He is locating even lower with all his pitches on average now, with some reduced overall stuff. However, his fastball has actually seen an uptick. This is why I thought Joba was so interesting. At times I have seen him pitch this year, his fastball still looks great, especially velocity wise. The curve and the slider have dropped in velocity, and he is throwing more glove side with the curve against lefties. As a whole, the curve has been his worst pitch so far this year (by wRC + according to FanGraphs). Here are what his results look like against lefties so far this season

The whiffs are still coming low in the zone and glove side, the general area of the slider. The one home run came on a good fastball, a little higher and arm side than his average pitch, the same location as his average contact given up. The average contact is actually coming on harder pitches, showing that for some reason, his fastball is less effective. I think it does have something to do with the fact that he is throwing it lower on average, even if the contact is higher than the average pitch thrown. His fastball, one of a four seam variety (with an occasional FT tag, that I converted into FF for ease), is meant to be thrown high in the zone. This is what he did when he was a starter, but he isn't doing it anymore. How about against righties? The following three graphs in a row is how he has pitched by average locations and velocity in the three selected years:

Obviously the easiest part of the distinguish the difference is the lack of changeup in 2013, which is probably the least consequential, as he never threw it much anyway. The curve also provides a big difference, as he is throwing it harder (though he is throwing the slider softer, suggesting some tag confusion) and throwing it to the complete glove side, further away than he ever has before. Horizontal curve location, as long as it isn't inside to hitters, doesn't appear to matter much, but whiffs on curves usually come away from hitters, so it would appear, even though the pitch has been awful this year, that he is locating it in a good spot. While he is throwing the fastball more glove side than ever, he is also throwing it higher and harder. He is keeping it up, away, and throwing with premium velocity (the velocity increase from lefties to righties suggest that there probably should be FT tags for Joba, he probably is throwing a moving fastball). It should be more effective than it is.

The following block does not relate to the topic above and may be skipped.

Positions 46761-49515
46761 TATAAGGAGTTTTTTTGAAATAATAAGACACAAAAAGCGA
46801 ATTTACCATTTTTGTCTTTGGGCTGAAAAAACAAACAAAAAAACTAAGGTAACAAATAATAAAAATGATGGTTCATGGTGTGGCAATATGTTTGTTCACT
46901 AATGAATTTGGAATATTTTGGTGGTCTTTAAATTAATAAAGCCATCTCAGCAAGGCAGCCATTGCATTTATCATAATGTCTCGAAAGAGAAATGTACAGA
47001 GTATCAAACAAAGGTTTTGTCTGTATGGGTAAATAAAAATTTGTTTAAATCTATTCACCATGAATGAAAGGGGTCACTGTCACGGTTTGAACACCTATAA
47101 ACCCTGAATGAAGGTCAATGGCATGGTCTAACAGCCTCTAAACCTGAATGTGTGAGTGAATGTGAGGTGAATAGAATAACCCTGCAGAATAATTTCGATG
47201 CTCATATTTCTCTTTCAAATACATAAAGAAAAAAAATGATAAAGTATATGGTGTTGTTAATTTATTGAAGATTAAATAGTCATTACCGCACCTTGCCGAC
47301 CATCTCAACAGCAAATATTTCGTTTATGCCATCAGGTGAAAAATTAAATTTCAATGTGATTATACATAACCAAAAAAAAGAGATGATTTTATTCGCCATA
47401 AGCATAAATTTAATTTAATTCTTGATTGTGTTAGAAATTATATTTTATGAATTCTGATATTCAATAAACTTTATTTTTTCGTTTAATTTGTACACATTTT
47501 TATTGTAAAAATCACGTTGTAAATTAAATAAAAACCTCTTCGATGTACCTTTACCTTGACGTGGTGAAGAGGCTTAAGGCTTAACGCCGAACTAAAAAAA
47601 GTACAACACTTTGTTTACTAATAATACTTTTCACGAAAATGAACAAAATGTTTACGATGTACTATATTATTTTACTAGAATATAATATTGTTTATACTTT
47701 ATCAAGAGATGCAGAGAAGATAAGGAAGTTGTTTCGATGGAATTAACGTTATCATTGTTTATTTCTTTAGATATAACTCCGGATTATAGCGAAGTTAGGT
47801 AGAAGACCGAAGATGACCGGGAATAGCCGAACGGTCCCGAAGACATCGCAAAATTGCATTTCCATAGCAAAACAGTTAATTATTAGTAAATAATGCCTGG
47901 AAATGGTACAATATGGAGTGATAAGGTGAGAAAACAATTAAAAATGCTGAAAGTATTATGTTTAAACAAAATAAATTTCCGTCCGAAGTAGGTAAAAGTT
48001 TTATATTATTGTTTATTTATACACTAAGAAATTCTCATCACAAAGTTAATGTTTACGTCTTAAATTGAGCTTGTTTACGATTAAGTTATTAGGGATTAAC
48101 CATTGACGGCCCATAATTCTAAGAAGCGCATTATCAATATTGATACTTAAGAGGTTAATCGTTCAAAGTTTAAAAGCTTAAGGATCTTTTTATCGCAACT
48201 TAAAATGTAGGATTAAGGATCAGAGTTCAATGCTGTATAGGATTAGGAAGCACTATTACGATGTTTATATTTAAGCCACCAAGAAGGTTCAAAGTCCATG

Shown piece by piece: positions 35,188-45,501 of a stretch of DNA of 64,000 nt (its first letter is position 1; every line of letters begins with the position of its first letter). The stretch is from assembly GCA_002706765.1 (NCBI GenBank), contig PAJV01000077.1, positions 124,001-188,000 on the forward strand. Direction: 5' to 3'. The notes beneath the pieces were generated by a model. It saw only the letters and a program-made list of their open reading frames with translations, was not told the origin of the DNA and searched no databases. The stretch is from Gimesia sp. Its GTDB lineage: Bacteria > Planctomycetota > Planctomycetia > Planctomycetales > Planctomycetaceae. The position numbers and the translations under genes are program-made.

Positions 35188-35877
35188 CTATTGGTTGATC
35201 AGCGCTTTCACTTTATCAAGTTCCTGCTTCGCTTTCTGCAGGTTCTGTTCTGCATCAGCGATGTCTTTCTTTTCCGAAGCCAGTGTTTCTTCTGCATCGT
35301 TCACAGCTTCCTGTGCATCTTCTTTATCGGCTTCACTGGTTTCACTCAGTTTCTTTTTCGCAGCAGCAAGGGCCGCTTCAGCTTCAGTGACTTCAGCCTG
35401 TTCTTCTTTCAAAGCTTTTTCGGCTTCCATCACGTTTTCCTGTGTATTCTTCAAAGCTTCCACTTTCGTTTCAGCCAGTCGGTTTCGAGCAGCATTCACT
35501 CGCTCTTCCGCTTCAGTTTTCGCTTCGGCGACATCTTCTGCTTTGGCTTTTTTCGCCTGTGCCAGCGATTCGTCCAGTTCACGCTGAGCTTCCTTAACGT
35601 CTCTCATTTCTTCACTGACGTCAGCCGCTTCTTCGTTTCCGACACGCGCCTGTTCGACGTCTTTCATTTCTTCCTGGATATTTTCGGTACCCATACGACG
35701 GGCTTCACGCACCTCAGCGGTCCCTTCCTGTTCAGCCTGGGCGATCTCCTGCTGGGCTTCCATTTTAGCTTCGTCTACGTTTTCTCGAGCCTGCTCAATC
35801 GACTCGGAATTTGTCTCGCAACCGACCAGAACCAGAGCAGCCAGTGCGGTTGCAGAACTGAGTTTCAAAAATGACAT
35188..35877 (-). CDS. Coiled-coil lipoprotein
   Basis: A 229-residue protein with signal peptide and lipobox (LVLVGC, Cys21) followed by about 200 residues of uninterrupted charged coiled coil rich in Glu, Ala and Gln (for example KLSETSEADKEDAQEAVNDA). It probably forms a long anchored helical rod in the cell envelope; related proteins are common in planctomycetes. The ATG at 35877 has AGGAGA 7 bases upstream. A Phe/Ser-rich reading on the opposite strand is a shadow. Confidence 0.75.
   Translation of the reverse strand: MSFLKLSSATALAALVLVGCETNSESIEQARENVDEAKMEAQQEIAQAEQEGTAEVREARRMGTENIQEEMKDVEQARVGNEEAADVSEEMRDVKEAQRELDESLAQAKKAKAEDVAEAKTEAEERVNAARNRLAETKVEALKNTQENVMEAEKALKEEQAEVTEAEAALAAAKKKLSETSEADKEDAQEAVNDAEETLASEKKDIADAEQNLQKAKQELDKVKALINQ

Joba is getting the whiffs in slider and curveball locations and they are on pitches that he is taking velocity off of on average. The home runs are coming when he isn't getting the ball glove side, and his contact allowed is coming on pitches that are a little higher and more glove side than his average pitch. Compared to 2009-2010, his whiffs are coming on much lower pitches on average this year, but his home runs allowed are lower, and his contact is about the same:

Maybe there is a sequencing problem or maybe he is doing some kind of pitch tipping or has a release point that is easy to see. Because of the current numbers, and the injury concerns, Joba doesn't have much real value when it comes to the trade market, but I think he could be an interesting buy low guy. His command doesn't look broken, at least by average locations (he can still locate both arm side and glove side depending on platoon), and his stuff is still really good. Preferably, he gets the fastball up higher on average, but he has the tools to succeed, especially if he gets away from Yankee Stadium where he has struggled.


  1. If the Cubs trade Garza, and Carlos V, Joba could be an interesting buy low option if they wanted to give him a chance to prove himself in the rotation until the end of the year.

    It might take a Triple A stint to stretch him out.

  2. I disagree with your suggestion of moving him back to a starter. If he can't stay healthy in relief, then there is no reason to believe he will stay healthy as a starter. Plus he would have to bring back his changeup, something that is probably rusty.

    Anyway, thanks for reading Johnny.

  3. Great article. Fantastic amount of research was accumulated